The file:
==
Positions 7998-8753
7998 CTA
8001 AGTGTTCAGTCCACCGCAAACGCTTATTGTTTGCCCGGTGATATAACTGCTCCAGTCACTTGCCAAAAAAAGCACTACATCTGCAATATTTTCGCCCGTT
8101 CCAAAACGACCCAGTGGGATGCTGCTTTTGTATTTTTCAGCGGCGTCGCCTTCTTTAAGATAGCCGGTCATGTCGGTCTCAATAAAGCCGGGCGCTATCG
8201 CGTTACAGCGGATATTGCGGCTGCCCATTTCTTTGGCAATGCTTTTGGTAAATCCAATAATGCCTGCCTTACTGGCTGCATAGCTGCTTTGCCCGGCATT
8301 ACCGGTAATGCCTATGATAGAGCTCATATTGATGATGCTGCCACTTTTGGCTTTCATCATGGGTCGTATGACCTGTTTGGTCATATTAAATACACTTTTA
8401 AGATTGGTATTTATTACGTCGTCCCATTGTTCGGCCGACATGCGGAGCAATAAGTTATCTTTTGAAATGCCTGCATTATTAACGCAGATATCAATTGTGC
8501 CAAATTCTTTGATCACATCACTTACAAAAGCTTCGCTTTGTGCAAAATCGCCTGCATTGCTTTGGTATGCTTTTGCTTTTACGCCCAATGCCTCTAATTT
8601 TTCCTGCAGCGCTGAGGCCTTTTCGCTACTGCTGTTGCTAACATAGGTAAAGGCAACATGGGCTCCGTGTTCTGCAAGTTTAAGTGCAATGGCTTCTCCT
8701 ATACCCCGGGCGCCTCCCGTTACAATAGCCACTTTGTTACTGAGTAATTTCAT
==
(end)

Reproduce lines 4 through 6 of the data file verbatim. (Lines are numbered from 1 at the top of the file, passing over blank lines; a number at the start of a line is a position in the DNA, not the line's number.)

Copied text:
8101 CCAAAACGACCCAGTGGGATGCTGCTTTTGTATTTTTCAGCGGCGTCGCCTTCTTTAAGATAGCCGGTCATGTCGGTCTCAATAAAGCCGGGCGCTATCG
8201 CGTTACAGCGGATATTGCGGCTGCCCATTTCTTTGGCAATGCTTTTGGTAAATCCAATAATGCCTGCCTTACTGGCTGCATAGCTGCTTTGCCCGGCATT
8301 ACCGGTAATGCCTATGATAGAGCTCATATTGATGATGCTGCCACTTTTGGCTTTCATCATGGGTCGTATGACCTGTTTGGTCATATTAAATACACTTTTA